Across the nation, people with autism and the organizations that support them are gearing up for the month-long celebration of National Autism Awareness Month. Want to get involved?
There are a variety of actions you can take to spread the word about autism and to encourage neuro-typical Americans to be more accepting, inclusive and appreciative of the gifts people with autism bring into our world.
The Autism Society recommends that friends, families and allies of people with autism connect with local organizations sponsoring special autism month events such as autism walks, runs, and other fundraisers, sensory-friendly events and online activities. The Autism Society also asks people affected by autism to share their experiences on the society’s Facebook page, and to wear or display the society’s Autism Awareness Puzzle Ribbon. Donations to the Autism Society, Autism Speaks or many other organizations that support research and programming for people with autism is a critical way to support Autism Awareness Month.
Another way is to become knowledgeable about the signs and symptoms of autism and to help educate others about these. The Centers for Disease Control and Prevention recommends that parents and medical professionals be aware of developmental milestones (such as smiling, sitting up, crawling, babbling) and seek help if they feel concerned that their child is not meeting milestones within normal limits. Time is of the essence here, because early diagnosis and intervention is crucial to having a favorable prognosis. According to Autism Speaks, “Recent research confirms that appropriate screening can determine whether a child is at risk for autism as young as one year.” Once a child is diagnosed, parents, physicians and therapists can determine a treatment plan and therapy can begin.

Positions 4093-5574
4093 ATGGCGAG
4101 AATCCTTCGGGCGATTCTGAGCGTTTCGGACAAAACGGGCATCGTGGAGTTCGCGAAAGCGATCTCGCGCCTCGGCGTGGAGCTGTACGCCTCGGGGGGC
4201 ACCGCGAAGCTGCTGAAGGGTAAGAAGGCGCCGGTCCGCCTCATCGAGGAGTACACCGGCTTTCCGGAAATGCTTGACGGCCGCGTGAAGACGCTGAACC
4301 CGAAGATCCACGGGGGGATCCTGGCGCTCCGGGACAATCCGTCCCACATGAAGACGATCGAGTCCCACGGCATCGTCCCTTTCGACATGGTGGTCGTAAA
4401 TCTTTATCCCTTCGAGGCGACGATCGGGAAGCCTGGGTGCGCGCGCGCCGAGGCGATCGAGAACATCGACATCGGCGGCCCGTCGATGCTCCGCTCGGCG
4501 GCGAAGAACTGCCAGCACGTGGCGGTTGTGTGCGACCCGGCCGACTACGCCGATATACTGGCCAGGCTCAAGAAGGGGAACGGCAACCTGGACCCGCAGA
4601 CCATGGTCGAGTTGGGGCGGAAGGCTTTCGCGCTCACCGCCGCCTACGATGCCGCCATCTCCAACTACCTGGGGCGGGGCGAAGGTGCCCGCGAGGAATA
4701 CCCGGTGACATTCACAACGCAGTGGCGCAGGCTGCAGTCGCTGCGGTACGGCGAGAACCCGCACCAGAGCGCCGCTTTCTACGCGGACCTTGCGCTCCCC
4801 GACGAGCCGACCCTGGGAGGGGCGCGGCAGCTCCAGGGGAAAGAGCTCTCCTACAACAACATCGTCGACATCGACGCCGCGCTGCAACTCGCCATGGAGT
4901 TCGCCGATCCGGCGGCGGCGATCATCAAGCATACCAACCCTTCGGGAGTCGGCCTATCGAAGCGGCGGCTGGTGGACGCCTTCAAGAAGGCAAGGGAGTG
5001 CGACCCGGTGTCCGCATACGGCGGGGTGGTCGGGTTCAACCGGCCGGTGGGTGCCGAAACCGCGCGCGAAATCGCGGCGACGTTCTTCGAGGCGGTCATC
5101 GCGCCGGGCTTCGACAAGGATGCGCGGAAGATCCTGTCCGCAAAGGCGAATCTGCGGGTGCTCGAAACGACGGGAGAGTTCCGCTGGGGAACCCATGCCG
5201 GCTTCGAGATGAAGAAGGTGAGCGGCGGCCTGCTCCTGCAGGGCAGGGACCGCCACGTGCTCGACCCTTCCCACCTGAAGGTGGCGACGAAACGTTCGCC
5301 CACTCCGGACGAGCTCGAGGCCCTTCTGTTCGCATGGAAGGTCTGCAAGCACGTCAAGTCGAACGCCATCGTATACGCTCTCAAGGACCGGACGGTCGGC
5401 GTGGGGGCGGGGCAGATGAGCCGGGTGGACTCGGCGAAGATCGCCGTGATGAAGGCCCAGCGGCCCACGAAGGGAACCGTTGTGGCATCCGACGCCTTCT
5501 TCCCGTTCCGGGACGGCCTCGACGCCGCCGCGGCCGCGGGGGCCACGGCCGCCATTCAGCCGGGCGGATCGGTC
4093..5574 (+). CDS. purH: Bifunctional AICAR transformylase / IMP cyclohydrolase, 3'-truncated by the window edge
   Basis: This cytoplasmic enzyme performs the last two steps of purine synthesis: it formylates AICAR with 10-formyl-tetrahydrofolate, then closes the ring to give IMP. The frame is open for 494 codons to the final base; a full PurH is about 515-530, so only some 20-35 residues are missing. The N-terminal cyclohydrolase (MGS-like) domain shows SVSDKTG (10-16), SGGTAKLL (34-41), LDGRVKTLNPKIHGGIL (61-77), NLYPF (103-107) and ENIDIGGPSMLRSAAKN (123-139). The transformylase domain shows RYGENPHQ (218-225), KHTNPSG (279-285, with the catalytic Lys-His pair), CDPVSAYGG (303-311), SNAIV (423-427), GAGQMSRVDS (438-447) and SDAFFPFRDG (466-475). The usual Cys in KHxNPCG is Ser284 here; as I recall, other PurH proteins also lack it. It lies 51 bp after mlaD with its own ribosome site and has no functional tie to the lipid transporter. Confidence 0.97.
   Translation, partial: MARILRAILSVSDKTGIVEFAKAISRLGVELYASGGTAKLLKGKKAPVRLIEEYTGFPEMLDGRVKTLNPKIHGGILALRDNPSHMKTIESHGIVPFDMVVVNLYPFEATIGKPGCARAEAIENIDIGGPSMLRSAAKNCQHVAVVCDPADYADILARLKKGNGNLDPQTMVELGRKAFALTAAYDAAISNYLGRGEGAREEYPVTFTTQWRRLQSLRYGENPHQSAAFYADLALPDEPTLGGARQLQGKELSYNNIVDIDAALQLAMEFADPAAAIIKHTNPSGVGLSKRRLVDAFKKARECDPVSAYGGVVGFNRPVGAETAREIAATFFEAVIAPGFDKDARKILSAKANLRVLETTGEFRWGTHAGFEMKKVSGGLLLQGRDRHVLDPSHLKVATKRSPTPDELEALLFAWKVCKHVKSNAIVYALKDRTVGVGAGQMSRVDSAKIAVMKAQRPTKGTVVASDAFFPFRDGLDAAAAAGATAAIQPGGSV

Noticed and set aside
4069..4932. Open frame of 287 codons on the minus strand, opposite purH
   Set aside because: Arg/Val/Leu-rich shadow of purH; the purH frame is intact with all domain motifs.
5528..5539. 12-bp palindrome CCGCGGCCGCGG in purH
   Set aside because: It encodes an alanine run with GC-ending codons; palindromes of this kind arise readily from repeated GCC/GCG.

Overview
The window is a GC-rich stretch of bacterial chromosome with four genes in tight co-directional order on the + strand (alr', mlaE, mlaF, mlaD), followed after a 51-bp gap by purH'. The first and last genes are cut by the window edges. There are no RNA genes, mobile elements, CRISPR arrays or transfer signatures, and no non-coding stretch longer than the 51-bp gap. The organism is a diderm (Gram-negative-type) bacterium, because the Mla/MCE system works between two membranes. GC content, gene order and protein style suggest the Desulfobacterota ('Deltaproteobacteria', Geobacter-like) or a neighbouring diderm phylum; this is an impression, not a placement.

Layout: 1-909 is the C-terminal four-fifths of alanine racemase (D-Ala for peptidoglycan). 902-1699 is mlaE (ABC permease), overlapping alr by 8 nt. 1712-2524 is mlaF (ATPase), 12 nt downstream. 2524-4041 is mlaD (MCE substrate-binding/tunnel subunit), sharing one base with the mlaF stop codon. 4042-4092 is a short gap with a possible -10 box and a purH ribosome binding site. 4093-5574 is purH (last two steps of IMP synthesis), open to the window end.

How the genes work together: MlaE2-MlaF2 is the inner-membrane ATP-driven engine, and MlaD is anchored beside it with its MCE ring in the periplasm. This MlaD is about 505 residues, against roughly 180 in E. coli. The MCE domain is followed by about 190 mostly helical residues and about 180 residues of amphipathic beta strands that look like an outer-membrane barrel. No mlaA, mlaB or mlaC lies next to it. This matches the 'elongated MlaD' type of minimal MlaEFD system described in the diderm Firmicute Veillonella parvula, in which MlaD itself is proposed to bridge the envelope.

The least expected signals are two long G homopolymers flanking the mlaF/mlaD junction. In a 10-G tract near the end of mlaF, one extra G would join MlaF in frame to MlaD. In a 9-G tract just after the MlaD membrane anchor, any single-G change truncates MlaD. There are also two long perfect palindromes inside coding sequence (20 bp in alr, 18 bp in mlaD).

“While every child develops differently,” according to Autism Speaks, “we also know that early treatment improves outcomes, often dramatically. Studies show, for example, that early intensive behavioral intervention improves learning, communication and social skills in young children with autism spectrum disorders.”
Many children with autism benefit from interventions such as speech/language, creative arts and occupational therapies. Sometimes treatment takes place in a sensory room or sensory space.
Enabling Devices offers a variety of products that therapists and special educators can use in their work with clients and students with ASD who experience sensory processing challenges. In a previous blogpost, Enabling Devices’ Product Development Specialist Karen O’Brien explains, “Sensory rooms are spaces where children and adults can explore their environments through visual, auditory and tactile experiences.” For example, sensory spaces might contain “swings, ball pits, LED light illuminators, bubble tubes, gel pads, weighted vests, musical and tactile toys, sensory wall panels, aromatherapy fans and comfortable seating such as beanless bag chairs.”
Though setting up a sensory space may seem like an expensive and/or overwhelming task, it needn’t be. While some sensory spaces are large, and chock full of equipment, toys and other devices, others are created by dedicating an alcove or walk-in closet, and contain just a few carefully selected items. Our staff is happy to help you design a sensory space that accommodates your space, budget and desires. You can start planning your sensory space by completing our sensory design questionnaire. A staff member from Enabling Devices will contact you to provide advice within 48 hours.
For more information on sensory spaces, see these blogposts: